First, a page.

By Jonathan Underhill
Farewell to the decade-long Clean Streams Accord which ended on Dec. 31.
New Primary Industries Minister Nathan Guy diplomatically said the accord “has seen good results in some areas.” The Environmental Defence Society “noted with concern the slow progress being made in cleaning up our waterways.”
His ministry’s latest and probably last snapshot of progress on five targets under the Fonterra accord was published this week. Depending on where you stand the programme was a pass or a fail.
First the successes: Dairy farmers beat the target of 90 percent of regular crossing points to have bridges or culverts; 99 percent of farms have a nutrient budget.
In the almost achieved category: Dairy cattle are excluded from 87 percent of accord-type, waterways, i.e. permanently flowing, wider than a metre and deeper than the ankle of your gumboot.
Not achieved: 73 percent of dairy farm effluent is appropriately treated and discharged and in compliance with resource consents (the target was 100 percent).
Compliance with regional plan requirements and resource consents for dairy effluent was particularly problematic. MPI called it “a significant challenge” and the results so performance varied widely across the country.
For example, the Horizons, Taranaki, Wellington, Tasman and Otago regional councils recorded dairy effluent full compliance rates of more than 90 percent. But Northland achieved just 38 percent full compliance and Southland was on 45 percent. The weighted average nationwide was 73 percent and the target was 100 percent.
Significant non-compliance – where a discharge has either entered or is likely to enter water and there’s no consent or an abatement notice hadn’t been complied with was a whopping 27 percent in Northland and 16 percent in the Bay of Plenty.
The dairy industry has moved to take ownership of the issue since the demise of the accord, announcing this week the Sustainable Dairying: Water Accord.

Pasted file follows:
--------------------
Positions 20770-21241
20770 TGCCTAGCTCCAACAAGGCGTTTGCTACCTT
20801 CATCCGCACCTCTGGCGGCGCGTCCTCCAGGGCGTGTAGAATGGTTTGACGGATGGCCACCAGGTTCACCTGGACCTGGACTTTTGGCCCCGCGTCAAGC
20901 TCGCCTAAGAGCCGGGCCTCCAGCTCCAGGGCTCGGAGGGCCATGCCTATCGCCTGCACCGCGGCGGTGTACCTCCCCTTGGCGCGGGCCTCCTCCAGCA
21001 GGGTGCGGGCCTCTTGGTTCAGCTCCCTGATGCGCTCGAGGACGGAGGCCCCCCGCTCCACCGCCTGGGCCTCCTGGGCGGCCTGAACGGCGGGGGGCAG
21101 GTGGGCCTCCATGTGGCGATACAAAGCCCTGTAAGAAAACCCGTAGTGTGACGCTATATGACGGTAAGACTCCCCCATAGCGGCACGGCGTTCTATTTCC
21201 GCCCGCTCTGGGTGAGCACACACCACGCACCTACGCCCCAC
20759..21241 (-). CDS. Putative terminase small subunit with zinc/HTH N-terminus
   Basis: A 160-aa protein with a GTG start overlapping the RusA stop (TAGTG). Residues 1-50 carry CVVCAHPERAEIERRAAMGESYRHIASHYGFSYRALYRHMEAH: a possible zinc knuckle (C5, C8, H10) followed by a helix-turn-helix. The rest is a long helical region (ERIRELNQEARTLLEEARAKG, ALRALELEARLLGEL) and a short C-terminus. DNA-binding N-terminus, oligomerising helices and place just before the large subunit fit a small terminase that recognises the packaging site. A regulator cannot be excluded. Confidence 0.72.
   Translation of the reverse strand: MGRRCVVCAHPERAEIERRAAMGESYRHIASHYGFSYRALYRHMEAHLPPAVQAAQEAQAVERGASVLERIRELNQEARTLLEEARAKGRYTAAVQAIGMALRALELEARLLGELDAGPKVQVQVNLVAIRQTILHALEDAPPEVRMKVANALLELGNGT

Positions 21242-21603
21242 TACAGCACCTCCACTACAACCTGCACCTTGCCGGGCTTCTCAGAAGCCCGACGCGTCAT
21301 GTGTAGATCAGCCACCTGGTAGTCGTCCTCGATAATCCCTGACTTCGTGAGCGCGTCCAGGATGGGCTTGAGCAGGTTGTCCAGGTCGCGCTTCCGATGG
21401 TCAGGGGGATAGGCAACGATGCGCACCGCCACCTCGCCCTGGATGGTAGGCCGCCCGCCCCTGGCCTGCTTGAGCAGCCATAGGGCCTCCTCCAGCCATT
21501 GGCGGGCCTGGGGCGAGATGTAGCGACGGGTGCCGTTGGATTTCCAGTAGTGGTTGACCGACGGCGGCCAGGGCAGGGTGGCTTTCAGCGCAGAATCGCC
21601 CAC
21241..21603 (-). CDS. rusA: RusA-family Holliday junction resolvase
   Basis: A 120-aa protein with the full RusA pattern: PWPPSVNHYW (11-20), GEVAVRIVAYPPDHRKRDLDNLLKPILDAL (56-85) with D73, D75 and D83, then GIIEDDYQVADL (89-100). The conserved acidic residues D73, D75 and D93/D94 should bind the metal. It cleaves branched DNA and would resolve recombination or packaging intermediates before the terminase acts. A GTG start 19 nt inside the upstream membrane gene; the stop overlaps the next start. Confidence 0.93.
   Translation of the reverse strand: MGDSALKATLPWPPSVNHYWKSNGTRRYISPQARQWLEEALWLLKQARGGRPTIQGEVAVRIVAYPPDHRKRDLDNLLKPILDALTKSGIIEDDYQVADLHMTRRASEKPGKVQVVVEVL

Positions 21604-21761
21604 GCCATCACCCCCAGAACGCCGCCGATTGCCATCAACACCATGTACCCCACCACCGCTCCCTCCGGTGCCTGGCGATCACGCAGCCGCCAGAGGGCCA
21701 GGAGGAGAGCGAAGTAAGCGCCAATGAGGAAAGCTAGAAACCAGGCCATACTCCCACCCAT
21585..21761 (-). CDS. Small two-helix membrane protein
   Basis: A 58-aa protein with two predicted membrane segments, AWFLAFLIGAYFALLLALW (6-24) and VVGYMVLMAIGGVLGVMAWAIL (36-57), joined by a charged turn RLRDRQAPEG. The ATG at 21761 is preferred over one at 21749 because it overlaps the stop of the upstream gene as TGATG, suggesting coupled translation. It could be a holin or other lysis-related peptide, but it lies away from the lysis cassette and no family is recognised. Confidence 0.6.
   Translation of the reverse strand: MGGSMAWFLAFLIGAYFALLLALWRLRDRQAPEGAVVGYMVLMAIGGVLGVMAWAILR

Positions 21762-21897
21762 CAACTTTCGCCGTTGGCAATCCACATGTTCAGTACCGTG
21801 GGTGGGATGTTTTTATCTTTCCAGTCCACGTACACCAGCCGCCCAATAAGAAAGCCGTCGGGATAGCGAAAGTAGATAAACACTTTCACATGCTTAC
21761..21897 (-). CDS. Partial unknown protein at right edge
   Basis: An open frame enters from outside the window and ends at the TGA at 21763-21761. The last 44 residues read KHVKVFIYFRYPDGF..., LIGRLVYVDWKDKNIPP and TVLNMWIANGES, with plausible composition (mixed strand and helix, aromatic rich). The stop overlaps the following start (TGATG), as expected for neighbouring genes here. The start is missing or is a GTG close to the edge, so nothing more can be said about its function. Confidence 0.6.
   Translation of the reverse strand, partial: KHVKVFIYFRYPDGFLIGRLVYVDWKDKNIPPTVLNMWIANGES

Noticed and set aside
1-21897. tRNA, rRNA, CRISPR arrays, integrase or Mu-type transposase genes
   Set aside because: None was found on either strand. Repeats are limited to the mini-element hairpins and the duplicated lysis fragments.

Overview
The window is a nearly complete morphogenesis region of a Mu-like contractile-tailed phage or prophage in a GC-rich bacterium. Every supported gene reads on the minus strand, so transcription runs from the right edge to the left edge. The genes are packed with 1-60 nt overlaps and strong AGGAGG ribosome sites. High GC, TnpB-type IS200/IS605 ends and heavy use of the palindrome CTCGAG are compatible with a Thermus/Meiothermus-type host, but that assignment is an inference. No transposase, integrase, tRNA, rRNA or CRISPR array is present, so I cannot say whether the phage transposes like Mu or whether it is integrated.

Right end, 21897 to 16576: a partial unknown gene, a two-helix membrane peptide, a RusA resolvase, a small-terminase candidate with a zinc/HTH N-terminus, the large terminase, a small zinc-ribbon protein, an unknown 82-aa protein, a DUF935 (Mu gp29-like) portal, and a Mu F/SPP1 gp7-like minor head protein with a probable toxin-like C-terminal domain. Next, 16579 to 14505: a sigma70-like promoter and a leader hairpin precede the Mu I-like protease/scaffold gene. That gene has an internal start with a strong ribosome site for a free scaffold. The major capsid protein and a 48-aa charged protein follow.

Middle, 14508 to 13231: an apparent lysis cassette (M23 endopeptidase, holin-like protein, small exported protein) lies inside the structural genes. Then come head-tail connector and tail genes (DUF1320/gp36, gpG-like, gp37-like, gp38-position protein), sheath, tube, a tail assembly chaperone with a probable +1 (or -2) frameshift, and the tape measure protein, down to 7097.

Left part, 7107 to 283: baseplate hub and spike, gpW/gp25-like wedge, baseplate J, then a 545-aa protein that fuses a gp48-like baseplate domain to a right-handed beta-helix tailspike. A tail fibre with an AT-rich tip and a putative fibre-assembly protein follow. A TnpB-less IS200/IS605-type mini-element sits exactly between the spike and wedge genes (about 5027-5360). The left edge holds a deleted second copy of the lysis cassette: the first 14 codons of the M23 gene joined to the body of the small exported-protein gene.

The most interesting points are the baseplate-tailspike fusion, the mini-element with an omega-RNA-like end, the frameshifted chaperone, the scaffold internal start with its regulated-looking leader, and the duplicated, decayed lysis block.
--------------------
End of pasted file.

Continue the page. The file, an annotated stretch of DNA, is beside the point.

The new plan, under the auspices of the Dairy Environment Leadership Group, has all of the nation’s dairy companies signed up, not just Fonterra. It sets new target dates for riparian management, nutrient management, effluent and water use management, and dairy conversions.
Minister Guy calls it “a real step forward and shows the dairy industry is serious about improving its practices.” EDS chairman Gary Taylor wants time to evaluate the new plan but says the overall pathway “is one of continuous improvement and the whole dairy sector is now included.”
Green Party MP Eugenie Sage dubs the new plan the “Dirty Streams Accord” and says a voluntary programme “gives too much wiggle room and has no sanction for breaches.”
There’s great PR value for the dairy industry to be driving its own clean up initiatives and there’s no doubt progress has been made under the Clean Streams Accord and will be again under accord Mk 2.
But of much greater import to New Zealand is the work and government response to the Land and Water Forum, which made its final report back in November and draws from every stakeholder group with an interest in the nation’s fresh water.
In that regard it has tried to forge consensus and elicit concessions from its members. As forum chairman Alastair Bisley said in the covering release of the final report,
“In 21st century New Zealand, under the pressure of people, agriculture and industry, the quality of our rivers, lakes and streams will vary – they will not all be pristine,” he said.
Its report proposes an over-arching framework of “integrated decision-making in catchments, continuous improvement of management practices and clearer rights to take and use water within set limits.
The Environmental Defence Society’s Taylor says the framework will set “measurable limits on dairying”.
That ball’s in the government’s court to respond and will have the biggest impact on the health and environmental quality of New Zealand’s waterways